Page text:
Latest Kaiser Health News Stories
KHN Editor-in-Chief Elisabeth Rosenthal joins comedian Adam Conover to discuss his new Netflix series, “The G Word,” which examines the federal government’s role in Americans’ lives, and how it plays out in the covid era.
Para las personas que no viven en casas grandes con varias habitaciones y baños, un familiar con covid genera riesgos extra. Mejorar la ventilación puede cambiar los resultados.
Millions of older adults are grappling with long covid, yet the impact on them has received little attention even though research suggests seniors are more likely to develop the poorly understood condition than younger or middle-aged adults.
Is someone at home sick with covid-19? One simple but effective strategy for keeping the virus from spreading is to make your indoor air as much like the outdoors as possible.
A un año de recibir millones del gobierno federal, los estados apenas han comenzado a pensar cómo utilizar el dinero que recibieron para zanjar la desigualdad en salud que generó, y agravó, la pandemia.
A year ago, the Centers for Disease Control and Prevention awarded states and local health departments $2.25 billion to help people of color and other populations at higher risk from covid. But a KHN review shows public health agencies across the country have been slow to spend it.
Según los CDC, aproximadamente 1 de cada 3 estadounidenses mayores de 65 años que completaron su ronda inicial de vacunación aún no han recibido la primera vacuna de refuerzo. Investigadores enfatizan que este grupo sigue teniendo el mayor riesgo de enfermedad grave y muerte por covid-19.
Many public health workers are unable to see how many doses of Pfizer’s antiviral treatment are shipped to their communities and cannot tell whether vulnerable residents are filling prescriptions as often as their wealthier neighbors.
Approximately 1 in 3 Americans 65 and older who completed their initial vaccination round still have not received a first booster shot. The numbers dismay researchers, who say the lag has cost tens of thousands of lives.
Dictionaries, public comments, and even an old court case that involved underwear pricing could play a role as the government appeals a ruling that sharply limits federal authority during pandemics.
Congress is back in session, but covid diagnoses for Vice President Kamala Harris and two Democratic senators have temporarily left the Senate without a working majority to approve continued covid funding. Meanwhile, opponents of the Affordable Care Act have filed yet another lawsuit challenging a portion of the law, and we say goodbye to the late Sen. Orrin Hatch of Utah, who left a long legacy of health laws. Rachel Cohrs of STAT News, Anna Edney of Bloomberg News, and Rebecca Adams of KHN join KHN’s Julie Rovner to discuss these issues and more.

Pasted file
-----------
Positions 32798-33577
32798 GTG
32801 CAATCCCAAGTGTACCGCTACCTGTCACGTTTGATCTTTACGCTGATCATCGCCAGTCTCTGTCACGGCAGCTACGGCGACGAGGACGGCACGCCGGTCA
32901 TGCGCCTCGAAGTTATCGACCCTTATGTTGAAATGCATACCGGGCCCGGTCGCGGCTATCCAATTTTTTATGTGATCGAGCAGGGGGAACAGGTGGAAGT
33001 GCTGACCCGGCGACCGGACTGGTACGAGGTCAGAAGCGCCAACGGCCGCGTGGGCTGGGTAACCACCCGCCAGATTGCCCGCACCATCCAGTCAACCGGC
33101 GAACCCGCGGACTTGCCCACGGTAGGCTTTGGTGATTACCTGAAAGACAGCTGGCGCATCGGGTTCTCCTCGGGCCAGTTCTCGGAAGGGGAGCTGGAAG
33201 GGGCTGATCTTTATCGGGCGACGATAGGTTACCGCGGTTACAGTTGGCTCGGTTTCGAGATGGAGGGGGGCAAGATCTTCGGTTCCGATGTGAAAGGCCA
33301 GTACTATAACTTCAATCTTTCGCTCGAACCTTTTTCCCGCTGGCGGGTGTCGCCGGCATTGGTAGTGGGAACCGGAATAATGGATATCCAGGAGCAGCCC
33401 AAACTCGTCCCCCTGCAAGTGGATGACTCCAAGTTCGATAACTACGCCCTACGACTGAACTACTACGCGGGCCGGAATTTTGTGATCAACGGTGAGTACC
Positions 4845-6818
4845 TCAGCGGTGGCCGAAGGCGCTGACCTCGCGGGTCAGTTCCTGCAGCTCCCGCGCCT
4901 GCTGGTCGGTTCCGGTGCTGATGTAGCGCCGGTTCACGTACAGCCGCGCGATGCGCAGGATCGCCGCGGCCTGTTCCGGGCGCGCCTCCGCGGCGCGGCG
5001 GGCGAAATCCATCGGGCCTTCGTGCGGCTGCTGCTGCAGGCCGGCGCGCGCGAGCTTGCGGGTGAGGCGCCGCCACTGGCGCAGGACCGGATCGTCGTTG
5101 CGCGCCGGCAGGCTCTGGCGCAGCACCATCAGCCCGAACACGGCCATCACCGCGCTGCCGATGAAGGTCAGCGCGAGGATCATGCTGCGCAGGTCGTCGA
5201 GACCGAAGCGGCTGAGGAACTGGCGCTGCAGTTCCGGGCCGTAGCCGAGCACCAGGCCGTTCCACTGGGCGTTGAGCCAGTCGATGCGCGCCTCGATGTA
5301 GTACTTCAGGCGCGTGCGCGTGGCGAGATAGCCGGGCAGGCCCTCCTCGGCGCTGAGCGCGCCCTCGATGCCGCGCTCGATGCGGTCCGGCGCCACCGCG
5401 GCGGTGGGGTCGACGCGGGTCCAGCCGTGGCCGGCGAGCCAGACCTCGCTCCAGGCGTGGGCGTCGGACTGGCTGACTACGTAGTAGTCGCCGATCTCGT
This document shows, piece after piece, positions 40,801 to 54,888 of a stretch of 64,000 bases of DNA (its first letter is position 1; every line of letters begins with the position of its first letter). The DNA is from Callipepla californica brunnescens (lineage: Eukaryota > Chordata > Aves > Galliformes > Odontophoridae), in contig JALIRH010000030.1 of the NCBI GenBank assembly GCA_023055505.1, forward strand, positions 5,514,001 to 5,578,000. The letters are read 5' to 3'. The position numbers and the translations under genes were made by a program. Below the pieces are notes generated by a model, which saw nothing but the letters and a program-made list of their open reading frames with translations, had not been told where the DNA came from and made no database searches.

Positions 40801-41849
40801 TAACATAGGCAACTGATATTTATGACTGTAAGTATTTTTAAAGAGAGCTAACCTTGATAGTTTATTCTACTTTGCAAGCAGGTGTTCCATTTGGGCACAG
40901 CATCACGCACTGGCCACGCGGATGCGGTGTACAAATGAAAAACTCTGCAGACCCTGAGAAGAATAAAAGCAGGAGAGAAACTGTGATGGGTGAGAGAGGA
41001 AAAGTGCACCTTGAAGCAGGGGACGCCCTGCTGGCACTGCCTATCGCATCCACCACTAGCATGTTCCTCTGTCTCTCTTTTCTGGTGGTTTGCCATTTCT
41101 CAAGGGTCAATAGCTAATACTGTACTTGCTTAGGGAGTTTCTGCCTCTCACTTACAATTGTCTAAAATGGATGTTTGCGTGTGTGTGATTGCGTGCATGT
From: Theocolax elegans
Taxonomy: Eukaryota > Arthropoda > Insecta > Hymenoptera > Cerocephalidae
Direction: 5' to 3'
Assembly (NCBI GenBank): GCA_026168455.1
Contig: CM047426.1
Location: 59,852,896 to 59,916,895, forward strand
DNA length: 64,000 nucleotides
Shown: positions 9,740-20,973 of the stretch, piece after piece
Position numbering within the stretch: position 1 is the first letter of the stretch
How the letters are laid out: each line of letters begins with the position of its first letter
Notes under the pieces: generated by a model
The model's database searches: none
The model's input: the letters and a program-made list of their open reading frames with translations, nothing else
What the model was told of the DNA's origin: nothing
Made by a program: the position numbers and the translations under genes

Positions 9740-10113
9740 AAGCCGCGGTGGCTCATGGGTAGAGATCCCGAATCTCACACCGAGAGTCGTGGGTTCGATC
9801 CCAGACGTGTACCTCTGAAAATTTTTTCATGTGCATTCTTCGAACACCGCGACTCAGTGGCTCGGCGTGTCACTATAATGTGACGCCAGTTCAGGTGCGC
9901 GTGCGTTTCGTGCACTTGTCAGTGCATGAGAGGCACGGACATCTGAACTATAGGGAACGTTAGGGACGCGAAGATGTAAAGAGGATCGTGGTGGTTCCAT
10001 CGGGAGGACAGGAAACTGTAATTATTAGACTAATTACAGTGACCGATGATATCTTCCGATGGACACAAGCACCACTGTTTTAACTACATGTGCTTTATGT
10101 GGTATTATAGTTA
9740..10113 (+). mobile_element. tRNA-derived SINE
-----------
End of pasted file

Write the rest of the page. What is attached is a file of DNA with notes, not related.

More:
A recent court decision that overturns one of the Centers for Disease Control and Prevention’s few pandemic rules — masks required on public transportation — spotlights how little power remains in federal hands to enforce public health protections.
KHN gives readers a chance to comment on a recent batch of stories.
Congress is in recess, so the slower-than-average news week gives us a chance to catch up on underreported topics, like Medicare’s coverage decision for the controversial Alzheimer’s disease drug Aduhelm and ominous new statistics on drug overdose deaths and sexually transmitted diseases. Margot Sanger-Katz of The New York Times, Joanne Kenen of Politico and the Johns Hopkins Bloomberg School of Public Health, and Alice Miranda Ollstein of Politico join KHN’s Julie Rovner to discuss these issues and more. Plus, for extra credit, the panelists recommend their favorite health policy stories of the week they think you should read, too.
Congenital syphilis rates keep climbing, according to newly released federal data. But the primary funding source for most public health departments has been largely stagnant, its purchasing power dragged even lower by inflation.
Colorado was among the first states to embrace wastewater testing to track the coronavirus, an important public heath intervention that can give early warning of outbreaks.
President Joe Biden welcomed former President Barack Obama back to the White House this week to announce a new policy for the Affordable Care Act that would make subsidies available to more families with unaffordable employer coverage. Meanwhile, Congress struggled to find a compromise for continued federal funding of covid-19 vaccines, testing, and treatments. Tami Luhby of CNN, Shefali Luthra of The 19th, and Jessie Hellmann of CQ Roll Call join KHN’s Julie Rovner to discuss these issues and more.
Esta vacuna reforzada contra la influenza, podría ser más efectiva contra el virus, pero es más costosa. Y no suele estar disponible para las poblaciones más vulnerables.
Federal health officials haven’t taken a clear position on whether a high-dose influenza vaccine — on the market since 2010 — is the best choice for people 65 and older. Many in that group already opt for the costlier enhanced shot. Those who get the standard vaccine are disproportionately members of ethnic and racial minorities.
La pandemia retrasó muchos servicios médicos críticos, entre ellos los del autismo. Estos tratamientos son esenciales para los niños recién diagnosticados.